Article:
Tuesday, December 31, 2013
2013: a year of change.
What a year.
Can I just say that for starters?...
A seizure in February after almost five years seizure-free...
Multiple changes in seizure meds and dosages...
Turning 40 in June - not much needs to be said about that...
And then the shock of a lifetime of finding out I was pregnant three days after turning 40.
They weren't all bad things by any means. But it was enough big events to send me to the tipping point.
I won't lie - this year was a doozy. I don't say any of this for the sake of getting "oh poor Andrea" comments or pity. I'm not fishing for your sympathy.
But I am going to tell you the story of this life changing year. It's not easy to talk about but I think it's necessary to tell my story. If it gets to one person and something I say speaks to him or her, then it's worth telling.
Change was my big word for the year. I was going to be in charge of some major changes in my life - eating better, getting in shape, change my parenting and my thinking. Little did I know the changes that would happen to me both physically and emotionally. The biggest change that rocked my world and sent me to that edge, so to speak - finding out I was pregnant.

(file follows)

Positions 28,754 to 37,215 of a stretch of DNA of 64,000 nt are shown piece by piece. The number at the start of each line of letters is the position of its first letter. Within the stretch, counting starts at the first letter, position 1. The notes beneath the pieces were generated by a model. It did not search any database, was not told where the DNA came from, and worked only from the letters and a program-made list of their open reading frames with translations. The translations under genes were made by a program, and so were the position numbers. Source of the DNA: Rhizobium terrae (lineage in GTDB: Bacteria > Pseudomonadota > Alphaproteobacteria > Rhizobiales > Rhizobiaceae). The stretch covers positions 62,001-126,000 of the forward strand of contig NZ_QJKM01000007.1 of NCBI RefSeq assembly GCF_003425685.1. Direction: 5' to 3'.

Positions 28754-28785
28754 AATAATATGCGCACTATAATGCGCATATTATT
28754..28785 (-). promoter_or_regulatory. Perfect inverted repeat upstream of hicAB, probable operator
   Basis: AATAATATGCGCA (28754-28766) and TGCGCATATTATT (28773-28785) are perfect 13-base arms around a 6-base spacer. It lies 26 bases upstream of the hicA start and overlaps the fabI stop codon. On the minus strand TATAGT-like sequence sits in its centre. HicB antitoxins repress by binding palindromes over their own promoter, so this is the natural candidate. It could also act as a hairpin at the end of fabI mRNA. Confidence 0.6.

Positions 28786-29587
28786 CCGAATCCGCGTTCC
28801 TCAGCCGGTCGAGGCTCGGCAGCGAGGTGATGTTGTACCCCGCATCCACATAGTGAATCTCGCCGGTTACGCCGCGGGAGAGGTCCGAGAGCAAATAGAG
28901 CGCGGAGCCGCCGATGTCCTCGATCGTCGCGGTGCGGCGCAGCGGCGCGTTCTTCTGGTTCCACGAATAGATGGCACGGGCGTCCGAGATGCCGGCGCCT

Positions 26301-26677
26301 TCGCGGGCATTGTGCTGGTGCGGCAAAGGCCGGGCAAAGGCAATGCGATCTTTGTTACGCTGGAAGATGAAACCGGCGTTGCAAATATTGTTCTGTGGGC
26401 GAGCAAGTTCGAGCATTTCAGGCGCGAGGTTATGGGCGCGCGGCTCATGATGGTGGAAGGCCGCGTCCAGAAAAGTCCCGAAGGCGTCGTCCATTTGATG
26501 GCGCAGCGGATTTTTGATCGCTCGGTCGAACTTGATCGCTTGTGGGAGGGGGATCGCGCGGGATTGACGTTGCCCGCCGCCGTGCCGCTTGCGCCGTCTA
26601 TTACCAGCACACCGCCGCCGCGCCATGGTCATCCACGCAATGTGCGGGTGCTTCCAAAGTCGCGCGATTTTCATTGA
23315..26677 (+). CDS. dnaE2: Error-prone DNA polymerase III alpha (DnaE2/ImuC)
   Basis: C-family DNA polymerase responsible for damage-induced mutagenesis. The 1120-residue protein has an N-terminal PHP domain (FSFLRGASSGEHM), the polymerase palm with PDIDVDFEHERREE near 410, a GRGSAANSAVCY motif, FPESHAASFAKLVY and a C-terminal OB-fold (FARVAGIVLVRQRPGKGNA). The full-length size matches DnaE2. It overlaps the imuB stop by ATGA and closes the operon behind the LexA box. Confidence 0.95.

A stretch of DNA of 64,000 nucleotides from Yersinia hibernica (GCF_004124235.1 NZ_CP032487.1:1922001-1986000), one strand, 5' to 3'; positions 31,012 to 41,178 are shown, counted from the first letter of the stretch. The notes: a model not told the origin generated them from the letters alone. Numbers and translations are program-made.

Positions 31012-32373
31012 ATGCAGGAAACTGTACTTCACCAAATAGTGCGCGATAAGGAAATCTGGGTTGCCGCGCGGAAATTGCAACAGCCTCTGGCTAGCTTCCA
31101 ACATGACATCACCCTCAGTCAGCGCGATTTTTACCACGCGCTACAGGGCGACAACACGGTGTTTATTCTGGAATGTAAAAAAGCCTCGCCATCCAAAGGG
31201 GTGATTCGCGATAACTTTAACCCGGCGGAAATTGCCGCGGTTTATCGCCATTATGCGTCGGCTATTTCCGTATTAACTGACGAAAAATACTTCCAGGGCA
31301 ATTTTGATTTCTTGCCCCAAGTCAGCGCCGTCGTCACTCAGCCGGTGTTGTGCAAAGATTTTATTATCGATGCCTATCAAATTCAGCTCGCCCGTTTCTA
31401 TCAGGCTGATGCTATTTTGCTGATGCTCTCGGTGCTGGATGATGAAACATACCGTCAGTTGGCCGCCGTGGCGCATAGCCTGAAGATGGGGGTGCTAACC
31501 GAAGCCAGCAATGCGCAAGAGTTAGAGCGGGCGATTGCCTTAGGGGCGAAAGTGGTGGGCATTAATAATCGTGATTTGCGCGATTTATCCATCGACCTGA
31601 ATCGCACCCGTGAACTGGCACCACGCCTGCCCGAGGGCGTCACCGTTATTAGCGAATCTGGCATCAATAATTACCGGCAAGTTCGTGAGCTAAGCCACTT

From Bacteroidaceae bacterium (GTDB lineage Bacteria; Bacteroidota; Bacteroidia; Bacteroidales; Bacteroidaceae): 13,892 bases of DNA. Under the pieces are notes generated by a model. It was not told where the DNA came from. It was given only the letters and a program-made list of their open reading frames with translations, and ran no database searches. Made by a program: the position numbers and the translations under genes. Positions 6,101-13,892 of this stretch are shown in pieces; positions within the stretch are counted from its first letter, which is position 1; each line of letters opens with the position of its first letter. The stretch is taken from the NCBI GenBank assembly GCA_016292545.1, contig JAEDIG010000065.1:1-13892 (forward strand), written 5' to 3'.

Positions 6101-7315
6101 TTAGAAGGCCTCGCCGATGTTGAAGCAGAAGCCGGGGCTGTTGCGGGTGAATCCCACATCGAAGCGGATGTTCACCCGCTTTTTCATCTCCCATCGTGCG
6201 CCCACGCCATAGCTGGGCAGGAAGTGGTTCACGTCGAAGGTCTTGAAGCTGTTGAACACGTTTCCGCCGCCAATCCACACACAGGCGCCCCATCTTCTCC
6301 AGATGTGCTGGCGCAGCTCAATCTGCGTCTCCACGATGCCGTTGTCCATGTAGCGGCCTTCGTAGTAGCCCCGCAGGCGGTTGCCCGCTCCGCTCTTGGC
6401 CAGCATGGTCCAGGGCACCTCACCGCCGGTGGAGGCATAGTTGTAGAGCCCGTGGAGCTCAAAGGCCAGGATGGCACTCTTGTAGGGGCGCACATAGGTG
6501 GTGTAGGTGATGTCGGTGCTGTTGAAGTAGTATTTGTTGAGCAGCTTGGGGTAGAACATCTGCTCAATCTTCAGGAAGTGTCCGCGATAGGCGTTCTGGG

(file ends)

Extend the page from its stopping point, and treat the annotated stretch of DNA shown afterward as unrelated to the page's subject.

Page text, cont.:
Here's the thing. I found out and I panicked. I freaked-out. And when I was done freaking-out I denied it to the moon and back. My husband knew where I was coming from. He got it - for the most part - I think. I was mentally all prepared to go back to school and then work and get my life back once Max started first grade and was in school all day, everyday. I had come to terms with having an only child. I had convinced myself of all the benefits of an only - college tuition taken care of, easy and cheap travel with one child, not having to go back and revisit the newborn, sleepless nights, or the tantrum-filled toddler years, or all the first colds and stomach bugs (that I never could seem to avoid). I had grand plans that I was super excited about. I mean, really, after trying to having a second child for four years you come to terms with it and look for all the positives about having an only child. You may disagree, but just trust me - you do. It's part of the healing process that allows you to let go of that dream and move on with you life.